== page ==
Short-beaked common dolphinShelf, pelagic2,210,900Common3300.01
Risso's dolphinWaters > 1000 m175,800Common3300.10
Melon-headed whaleOceanic45,400Uncommon1520.10
Pygmy killer whaleDeep, pantropical38,900Uncommon300.02
False killer whalePelagic39,800Uncommon910.07
Killer whaleWidely distributed8,500Common610.20
Short-finned pilot whalePelagic160,200Common610.01
Total10,173
Table 2. Abundance, preferred habitat, and commonness of the marine mammal species that may be encountered during the proposed survey within the Lau Basin survey area. The far right columns indicate the estimated number of each species that will be exposed to ≥ 160 dB based on maximum density estimates. NMFS believes that, when mitigation measures are taken into consideration, the activity is likely to result in take of numbers of animals less than those indicated by the column titled “Maximum Estimate of Individuals Exposed to ≥ 160 dB.”
* Federally listed endangered species.
Start Printed Page 6392

Potential Effects on Marine Mammals

The effects of sounds from airguns might include one or more of the following: tolerance, masking of natural sounds, behavioral disturbances, and at least in theory, temporary or permanent hearing impairment, or non-auditory physical or physiological effects (Richardson et al., 1995; Gordon et al., 2004; Nowacek et al., 2007; Southall et al., 2007). Permanent hearing impairment, in the unlikely event that it occurred, would constitute injury, but temporary threshold shift (TTS) is not an injury (Southall et al., 2007). It is unlikely that the project would result in any cases of temporary impairment, or any significant non-auditory physical or physiological effects. Some behavioral disturbance is expected, but this would be localized and short-term. Also, behavioral disturbance is expected to be limited to relatively short distances.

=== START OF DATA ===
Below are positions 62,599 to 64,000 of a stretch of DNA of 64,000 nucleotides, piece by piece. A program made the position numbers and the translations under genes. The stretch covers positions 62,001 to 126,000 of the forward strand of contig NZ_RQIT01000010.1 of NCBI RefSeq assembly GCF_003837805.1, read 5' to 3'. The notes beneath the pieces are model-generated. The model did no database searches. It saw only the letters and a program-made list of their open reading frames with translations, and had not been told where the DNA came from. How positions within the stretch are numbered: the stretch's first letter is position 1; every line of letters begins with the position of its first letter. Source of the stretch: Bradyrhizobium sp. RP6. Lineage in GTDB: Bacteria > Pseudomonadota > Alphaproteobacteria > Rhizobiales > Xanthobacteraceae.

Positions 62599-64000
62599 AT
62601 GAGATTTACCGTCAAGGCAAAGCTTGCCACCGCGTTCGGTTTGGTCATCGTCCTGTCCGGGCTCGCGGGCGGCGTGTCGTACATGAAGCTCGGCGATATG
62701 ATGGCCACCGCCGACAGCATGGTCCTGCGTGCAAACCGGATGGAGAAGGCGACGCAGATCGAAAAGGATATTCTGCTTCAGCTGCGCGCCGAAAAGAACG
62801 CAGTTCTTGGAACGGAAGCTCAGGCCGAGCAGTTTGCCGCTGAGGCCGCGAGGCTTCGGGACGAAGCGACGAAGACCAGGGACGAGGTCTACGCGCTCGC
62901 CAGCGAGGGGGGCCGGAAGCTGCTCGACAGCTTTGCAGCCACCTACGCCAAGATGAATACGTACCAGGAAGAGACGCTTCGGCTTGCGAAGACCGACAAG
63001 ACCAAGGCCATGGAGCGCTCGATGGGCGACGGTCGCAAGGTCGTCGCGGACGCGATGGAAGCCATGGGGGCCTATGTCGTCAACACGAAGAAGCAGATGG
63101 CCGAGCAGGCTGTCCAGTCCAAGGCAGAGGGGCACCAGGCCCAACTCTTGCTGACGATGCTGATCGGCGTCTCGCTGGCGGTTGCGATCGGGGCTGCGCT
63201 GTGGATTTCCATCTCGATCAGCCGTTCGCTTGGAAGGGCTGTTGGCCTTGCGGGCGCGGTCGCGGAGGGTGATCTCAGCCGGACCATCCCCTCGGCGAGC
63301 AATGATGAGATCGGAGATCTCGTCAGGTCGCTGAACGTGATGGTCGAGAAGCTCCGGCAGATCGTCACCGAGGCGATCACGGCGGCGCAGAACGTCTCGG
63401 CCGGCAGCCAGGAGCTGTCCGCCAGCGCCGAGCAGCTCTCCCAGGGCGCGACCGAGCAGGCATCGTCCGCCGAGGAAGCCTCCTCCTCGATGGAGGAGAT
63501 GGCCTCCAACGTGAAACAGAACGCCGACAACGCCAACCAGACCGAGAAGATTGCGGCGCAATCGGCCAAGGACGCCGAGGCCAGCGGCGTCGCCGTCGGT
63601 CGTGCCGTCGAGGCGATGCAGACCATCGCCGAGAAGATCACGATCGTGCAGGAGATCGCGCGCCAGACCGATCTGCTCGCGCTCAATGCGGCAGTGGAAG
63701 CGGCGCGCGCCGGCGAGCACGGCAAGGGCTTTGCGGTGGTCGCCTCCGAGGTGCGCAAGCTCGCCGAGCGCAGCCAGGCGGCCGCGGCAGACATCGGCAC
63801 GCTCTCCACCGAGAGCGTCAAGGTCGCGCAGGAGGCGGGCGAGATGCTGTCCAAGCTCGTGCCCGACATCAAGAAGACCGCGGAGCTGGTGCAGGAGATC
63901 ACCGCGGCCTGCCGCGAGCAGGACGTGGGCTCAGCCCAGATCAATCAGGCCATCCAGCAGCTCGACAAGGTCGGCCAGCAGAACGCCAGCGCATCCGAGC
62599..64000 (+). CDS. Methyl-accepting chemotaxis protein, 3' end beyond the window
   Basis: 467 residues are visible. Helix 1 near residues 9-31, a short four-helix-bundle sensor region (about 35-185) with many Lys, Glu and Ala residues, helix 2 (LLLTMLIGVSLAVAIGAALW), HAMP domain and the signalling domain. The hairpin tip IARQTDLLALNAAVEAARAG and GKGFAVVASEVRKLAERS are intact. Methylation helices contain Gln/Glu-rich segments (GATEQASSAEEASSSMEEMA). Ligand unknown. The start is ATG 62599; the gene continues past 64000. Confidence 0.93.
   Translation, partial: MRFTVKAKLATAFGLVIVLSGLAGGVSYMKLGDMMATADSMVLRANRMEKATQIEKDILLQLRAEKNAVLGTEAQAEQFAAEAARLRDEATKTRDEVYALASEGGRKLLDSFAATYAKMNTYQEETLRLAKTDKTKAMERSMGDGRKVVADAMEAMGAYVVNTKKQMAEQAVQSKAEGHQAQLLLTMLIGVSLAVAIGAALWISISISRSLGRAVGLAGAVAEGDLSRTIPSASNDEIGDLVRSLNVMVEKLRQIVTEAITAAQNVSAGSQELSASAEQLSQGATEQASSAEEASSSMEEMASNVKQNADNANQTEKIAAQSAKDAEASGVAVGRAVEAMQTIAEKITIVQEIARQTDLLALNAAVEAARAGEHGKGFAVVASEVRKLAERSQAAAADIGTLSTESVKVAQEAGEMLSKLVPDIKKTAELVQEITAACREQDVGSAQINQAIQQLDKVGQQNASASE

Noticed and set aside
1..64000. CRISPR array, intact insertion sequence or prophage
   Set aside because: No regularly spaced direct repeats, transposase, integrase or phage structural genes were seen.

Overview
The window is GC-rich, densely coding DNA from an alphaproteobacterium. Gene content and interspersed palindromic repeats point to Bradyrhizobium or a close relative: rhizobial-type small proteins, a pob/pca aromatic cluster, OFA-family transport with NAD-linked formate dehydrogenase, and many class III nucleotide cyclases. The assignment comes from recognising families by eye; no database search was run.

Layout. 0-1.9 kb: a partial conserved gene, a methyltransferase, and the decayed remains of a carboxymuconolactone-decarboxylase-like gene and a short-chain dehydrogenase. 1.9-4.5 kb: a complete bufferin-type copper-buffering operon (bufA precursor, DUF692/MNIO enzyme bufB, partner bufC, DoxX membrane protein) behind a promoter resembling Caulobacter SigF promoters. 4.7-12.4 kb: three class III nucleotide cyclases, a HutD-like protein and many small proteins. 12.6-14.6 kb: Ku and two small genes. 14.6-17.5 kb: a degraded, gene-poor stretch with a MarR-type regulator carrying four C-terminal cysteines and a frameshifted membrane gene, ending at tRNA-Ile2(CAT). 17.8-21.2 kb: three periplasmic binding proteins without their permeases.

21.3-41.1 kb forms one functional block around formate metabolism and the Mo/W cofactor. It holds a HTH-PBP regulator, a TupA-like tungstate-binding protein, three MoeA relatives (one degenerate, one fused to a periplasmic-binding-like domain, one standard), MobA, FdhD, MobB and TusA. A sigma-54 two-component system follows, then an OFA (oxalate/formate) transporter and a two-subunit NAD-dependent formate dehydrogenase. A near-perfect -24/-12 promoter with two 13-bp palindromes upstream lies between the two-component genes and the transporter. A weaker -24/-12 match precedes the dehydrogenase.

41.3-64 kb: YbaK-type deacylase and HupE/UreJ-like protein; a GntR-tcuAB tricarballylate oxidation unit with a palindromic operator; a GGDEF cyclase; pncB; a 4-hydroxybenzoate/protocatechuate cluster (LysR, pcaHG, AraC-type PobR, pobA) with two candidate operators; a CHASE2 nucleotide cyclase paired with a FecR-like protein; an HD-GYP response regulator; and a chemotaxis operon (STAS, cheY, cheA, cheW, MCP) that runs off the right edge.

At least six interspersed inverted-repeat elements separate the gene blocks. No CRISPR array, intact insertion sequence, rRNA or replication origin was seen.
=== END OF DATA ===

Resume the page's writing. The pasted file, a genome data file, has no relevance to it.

The notice of the proposed IHA (73 FR 71606, November 25, 2008) included a discussion of the effects of sounds from airguns on mysticetes (baleen whales) and odontocetes (toothed whales), including tolerance, masking, behavioral disturbance, hearing impairment, and other non-auditory physical effects. Additional information on the behavioral reactions (or lack thereof) by all types of marine mammals to seismic vessels can be found in Appendix B of L-DEO's application.